DHS Terrorist Grant Goes to Obscure Island in Alaska

By David North on September 5, 2013

Every year the Department of Homeland Security distributes funds to local government entities to help prevent terrorism and every year it makes some outlandish (but politically correct) grants to locations that are unlikely to attract any right-minded terrorist.

Clearly New York, Boston, and Washington have been targets of terrorist attacks and the local defenses need to be shored up, but the grant-makers also have other, and more exotic, ideas.

My candidate for the strangest grant of the year is the $305,747 awarded to the Aleut Community of St. Paul Island, Alaska. Now there are places in Alaska, as Sarah Palin has instructed us, from which you can see Russia, and Russia is a worrisome state.

But you can't see Russia from St. Paul. As a matter of fact, if you examine a map, you will find it is about 280 miles off the Mainland of Alaska, and about 500 miles from the nearest part of Russia. One of the Pribilof Islands, it is a cold outpost in the Bering Sea with fishing and fish processing being the main economic activities.

It is also about as unattractive to would-be tourists as it is to would-be terrorists; and even the indigenous people are leaving; the population was 491 in 2012, and that was down 7.7 percent from 2000. So, with a population of 491, the grant came to $633 for each resident of St. Paul, perhaps a per-capita record of some kind.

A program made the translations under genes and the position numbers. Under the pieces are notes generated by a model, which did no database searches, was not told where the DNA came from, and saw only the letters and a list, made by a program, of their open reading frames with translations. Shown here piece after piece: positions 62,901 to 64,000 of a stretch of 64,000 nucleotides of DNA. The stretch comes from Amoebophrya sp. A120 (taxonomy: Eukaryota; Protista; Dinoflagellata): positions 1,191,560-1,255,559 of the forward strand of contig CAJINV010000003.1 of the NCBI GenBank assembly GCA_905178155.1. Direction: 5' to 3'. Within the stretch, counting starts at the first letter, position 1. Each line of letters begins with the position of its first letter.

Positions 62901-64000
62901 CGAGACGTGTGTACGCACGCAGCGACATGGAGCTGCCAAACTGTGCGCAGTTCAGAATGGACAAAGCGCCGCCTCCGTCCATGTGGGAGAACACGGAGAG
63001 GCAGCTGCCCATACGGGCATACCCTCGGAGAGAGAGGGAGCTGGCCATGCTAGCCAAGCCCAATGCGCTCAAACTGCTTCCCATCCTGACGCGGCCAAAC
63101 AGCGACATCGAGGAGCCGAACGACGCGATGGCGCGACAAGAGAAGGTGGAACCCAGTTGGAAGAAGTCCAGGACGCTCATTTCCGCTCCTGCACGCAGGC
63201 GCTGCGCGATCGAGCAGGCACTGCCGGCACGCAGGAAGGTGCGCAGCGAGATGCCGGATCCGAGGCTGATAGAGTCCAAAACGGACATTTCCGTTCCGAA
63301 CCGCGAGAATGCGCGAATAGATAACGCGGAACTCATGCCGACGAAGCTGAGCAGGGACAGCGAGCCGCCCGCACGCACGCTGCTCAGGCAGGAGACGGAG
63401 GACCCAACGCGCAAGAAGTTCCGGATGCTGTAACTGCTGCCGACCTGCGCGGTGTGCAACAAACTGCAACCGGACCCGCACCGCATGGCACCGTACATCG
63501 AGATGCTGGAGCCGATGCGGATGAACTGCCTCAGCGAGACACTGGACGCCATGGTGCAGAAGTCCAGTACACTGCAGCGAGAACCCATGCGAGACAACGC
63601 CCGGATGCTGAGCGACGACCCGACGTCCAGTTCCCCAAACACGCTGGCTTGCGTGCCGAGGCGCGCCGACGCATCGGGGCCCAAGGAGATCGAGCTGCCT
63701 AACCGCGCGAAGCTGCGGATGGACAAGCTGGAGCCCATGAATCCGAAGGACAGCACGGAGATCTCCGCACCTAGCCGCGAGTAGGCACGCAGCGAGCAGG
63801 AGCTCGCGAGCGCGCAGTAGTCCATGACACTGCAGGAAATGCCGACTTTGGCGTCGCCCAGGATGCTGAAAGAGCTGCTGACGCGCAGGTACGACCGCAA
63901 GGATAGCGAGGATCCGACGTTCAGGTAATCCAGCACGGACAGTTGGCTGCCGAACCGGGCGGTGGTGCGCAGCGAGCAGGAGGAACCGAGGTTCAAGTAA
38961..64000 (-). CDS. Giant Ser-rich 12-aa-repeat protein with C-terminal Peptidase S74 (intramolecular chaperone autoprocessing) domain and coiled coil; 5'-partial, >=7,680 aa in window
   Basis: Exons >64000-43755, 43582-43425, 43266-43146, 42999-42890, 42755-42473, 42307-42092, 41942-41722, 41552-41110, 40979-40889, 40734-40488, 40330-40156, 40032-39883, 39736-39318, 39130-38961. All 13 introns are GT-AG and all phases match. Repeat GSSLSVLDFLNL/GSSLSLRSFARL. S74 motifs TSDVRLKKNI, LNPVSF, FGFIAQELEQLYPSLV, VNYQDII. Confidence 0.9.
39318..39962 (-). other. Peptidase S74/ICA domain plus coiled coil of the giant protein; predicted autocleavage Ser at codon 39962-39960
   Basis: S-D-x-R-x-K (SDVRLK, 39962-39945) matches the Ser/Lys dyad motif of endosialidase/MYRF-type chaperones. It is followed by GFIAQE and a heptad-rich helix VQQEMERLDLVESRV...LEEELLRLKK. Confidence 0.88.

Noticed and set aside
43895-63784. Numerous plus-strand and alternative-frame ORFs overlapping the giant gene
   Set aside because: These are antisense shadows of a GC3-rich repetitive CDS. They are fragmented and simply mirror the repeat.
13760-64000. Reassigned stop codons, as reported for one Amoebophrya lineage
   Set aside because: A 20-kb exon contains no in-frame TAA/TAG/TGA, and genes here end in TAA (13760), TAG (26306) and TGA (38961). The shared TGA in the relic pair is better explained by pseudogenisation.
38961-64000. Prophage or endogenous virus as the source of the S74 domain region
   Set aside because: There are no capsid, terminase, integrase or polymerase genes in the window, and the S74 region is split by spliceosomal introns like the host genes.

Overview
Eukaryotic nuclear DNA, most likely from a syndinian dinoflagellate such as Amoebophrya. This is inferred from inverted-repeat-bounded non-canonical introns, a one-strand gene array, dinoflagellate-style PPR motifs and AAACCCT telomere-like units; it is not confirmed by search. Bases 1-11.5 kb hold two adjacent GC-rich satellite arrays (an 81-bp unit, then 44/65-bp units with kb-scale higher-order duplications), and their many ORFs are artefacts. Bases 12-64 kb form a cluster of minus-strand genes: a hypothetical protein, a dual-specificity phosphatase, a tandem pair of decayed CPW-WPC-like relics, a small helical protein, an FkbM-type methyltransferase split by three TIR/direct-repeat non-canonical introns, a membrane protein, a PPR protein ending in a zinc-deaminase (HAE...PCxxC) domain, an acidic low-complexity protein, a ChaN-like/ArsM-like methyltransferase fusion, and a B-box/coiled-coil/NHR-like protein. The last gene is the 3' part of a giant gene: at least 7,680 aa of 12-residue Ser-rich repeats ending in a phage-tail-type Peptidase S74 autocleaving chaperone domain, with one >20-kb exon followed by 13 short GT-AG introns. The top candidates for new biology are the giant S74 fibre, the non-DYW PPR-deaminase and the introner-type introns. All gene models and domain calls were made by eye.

Every year the Homeland Security Grant Program distributes $10,000,000 to tribal governments as shown in this DHS press release. This year the largest grant ($1,514,206) went to Arizona's Pascua Yaqui tribe, which has a tiny (by Western standards) reservation of less than 1,000 acres near Tucson. The tribe also has members in Mexico, and also has been given by DHS the unusual privilege of issuing its own passport-type documents for its own members.

As a matter of fact, Arizona, home of the just-retired DHS Secretary, has about 6 percent of the native American population, but got more than 46 percent of the Homeland Security Grant Program grants this year, with eight tribes collecting a total of $4,625,257.

The grants, according to DHS, are for "eligible tribal nations to implement preparedness initiatives to help strengthen the nation against risk associated with potential terrorist attacks and other hazards." The specific programs of the tribes are not described by DHS.

It is nice to know that, this time around, as opposed to the French and Indian War, the Revolution, and the War of 1812, the tribes are on our side.